I’ve just started reading this marvelous and marvelously written book about the history of the English landscape: not how it came to be, but how people have thought about it and looked at it since the Romantic era, when people began traveling to look at landscape. At the time philosophers came up with ideas about landscape, and rules for viewing it properly, that still influence us today.

Notice the sheep. On a visit last week to the Hudson Valley, where we toured the homes of Frederick Church and Thomas Cole, two major Hudson River School painters, I was most struck not by the beauty of the landscape but by the absence of sheep! In the eighteenth century, people viewed landscape under the influence of the contrast between the sublime and the beautiful, an idea promulgated in a seminal philosophical treatise by Edmund Burke in 1757. A rugged landscape dominated by mountains, waterfalls, and windblown trees exemplifies the sublime. A pastoral landscape dominated by gentle hills and pastures exemplifies the beautiful. The Hudson River School painters were most interested in conveying the majesty of nature–the sublime–while the English idea of landscape, although appreciative of sublimity in nature, tended to focus on the beautiful (think of the contrast between Constable and Turner). And to include lots of sheep.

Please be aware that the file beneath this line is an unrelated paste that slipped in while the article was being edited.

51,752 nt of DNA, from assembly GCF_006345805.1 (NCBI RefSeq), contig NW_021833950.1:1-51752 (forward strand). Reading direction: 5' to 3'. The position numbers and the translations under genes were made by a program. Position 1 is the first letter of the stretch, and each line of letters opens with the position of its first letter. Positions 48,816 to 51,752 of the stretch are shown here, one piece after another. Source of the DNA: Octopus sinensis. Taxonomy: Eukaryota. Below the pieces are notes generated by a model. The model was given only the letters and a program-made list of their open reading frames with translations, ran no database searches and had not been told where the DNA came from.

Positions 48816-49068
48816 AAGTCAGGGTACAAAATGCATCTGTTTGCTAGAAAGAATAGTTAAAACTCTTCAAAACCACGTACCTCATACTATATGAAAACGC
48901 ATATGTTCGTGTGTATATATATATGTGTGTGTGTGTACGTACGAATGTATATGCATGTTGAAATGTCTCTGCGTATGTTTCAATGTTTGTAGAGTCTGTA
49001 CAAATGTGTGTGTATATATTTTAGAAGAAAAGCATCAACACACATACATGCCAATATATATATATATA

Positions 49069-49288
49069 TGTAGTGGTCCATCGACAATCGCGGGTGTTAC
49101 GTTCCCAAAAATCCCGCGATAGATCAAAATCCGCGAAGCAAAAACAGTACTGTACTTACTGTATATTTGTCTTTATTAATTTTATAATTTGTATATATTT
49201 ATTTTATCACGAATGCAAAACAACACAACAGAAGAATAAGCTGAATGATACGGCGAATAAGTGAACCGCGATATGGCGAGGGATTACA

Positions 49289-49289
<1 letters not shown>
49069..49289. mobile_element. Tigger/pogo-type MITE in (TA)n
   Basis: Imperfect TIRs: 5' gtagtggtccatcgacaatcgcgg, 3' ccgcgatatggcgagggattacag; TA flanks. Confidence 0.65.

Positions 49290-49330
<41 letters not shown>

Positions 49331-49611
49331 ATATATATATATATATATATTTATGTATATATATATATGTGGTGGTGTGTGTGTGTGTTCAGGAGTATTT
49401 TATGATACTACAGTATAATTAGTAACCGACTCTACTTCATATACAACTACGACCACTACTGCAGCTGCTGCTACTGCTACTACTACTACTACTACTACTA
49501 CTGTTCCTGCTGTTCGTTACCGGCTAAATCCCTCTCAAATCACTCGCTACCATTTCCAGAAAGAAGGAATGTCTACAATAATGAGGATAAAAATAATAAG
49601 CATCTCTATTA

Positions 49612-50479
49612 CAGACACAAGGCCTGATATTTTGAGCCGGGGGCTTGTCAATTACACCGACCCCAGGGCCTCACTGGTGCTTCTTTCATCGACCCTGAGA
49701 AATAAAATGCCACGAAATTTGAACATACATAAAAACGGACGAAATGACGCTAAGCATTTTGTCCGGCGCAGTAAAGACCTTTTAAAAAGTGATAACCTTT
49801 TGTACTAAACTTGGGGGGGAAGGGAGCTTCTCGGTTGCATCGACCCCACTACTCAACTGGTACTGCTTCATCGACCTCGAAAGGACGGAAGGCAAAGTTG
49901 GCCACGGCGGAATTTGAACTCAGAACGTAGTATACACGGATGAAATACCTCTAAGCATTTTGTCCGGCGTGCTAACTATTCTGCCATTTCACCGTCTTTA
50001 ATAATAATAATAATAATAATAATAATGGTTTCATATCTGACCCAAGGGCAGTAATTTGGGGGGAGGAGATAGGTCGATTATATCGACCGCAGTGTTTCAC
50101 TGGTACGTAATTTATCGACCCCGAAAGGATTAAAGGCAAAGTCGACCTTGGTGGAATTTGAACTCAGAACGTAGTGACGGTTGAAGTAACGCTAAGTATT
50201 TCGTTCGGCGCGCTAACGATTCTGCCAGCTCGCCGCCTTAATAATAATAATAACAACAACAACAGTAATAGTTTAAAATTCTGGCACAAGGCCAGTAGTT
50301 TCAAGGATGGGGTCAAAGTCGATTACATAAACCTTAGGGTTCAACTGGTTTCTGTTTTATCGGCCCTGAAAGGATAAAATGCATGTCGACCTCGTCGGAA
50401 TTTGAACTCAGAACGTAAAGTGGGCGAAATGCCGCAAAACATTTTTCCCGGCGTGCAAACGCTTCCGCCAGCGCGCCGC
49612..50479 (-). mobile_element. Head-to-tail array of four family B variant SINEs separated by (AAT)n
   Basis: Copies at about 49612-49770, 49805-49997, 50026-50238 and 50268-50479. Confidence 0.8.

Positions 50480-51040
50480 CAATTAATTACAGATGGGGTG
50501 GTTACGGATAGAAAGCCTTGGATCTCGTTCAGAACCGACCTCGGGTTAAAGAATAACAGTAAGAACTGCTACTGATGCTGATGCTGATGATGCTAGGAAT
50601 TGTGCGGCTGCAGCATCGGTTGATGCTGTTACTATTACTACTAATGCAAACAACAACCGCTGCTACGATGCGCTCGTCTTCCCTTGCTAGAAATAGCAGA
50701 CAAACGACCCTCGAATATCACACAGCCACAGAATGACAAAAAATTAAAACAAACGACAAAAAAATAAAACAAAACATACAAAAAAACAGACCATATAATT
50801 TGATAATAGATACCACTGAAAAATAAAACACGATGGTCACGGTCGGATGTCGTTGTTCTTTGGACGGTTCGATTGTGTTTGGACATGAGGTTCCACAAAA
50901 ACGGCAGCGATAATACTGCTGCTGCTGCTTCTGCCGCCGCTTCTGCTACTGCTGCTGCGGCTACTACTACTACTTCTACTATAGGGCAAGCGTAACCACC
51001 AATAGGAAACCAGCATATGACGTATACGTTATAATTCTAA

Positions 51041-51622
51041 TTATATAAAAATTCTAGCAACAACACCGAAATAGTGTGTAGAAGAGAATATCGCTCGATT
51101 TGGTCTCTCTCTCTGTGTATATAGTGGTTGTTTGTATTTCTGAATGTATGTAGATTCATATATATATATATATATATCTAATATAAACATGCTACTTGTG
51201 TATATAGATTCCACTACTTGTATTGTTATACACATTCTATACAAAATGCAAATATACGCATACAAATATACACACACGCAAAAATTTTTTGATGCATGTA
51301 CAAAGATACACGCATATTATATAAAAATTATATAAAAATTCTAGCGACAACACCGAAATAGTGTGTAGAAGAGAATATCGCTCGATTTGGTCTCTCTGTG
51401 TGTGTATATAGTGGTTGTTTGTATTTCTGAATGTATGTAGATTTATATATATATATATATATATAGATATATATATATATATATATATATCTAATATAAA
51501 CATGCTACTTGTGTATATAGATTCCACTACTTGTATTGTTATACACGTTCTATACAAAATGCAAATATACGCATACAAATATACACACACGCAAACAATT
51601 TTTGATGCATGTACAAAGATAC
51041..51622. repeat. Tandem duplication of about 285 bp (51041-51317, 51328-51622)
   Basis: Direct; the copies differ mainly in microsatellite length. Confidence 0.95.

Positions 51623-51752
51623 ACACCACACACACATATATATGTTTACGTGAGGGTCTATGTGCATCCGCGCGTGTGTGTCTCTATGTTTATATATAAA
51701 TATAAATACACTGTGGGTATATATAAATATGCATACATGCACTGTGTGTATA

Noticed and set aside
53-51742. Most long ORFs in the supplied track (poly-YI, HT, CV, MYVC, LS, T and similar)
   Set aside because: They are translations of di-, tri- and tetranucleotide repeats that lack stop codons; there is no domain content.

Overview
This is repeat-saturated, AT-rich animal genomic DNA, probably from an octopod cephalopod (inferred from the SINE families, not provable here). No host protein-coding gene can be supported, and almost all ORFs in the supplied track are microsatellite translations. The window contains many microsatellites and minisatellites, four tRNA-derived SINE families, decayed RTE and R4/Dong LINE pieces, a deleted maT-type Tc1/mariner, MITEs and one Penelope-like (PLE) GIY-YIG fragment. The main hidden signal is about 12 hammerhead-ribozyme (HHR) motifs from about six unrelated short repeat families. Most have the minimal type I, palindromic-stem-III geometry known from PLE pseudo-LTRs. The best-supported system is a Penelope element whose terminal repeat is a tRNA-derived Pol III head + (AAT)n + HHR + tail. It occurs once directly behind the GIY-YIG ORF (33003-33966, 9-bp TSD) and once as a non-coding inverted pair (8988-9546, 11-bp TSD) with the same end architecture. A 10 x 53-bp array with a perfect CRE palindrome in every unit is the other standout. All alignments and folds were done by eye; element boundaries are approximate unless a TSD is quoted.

Landscape in Derbyshire, with sheep.

(And if you share my appreciation for sheep, check out Google Sheep View. Almost every day you can view sheep doing their thing in some beautiful corner of the world.)


View from Olana, home of Hudson River School painter Frederick Church, without sheep.


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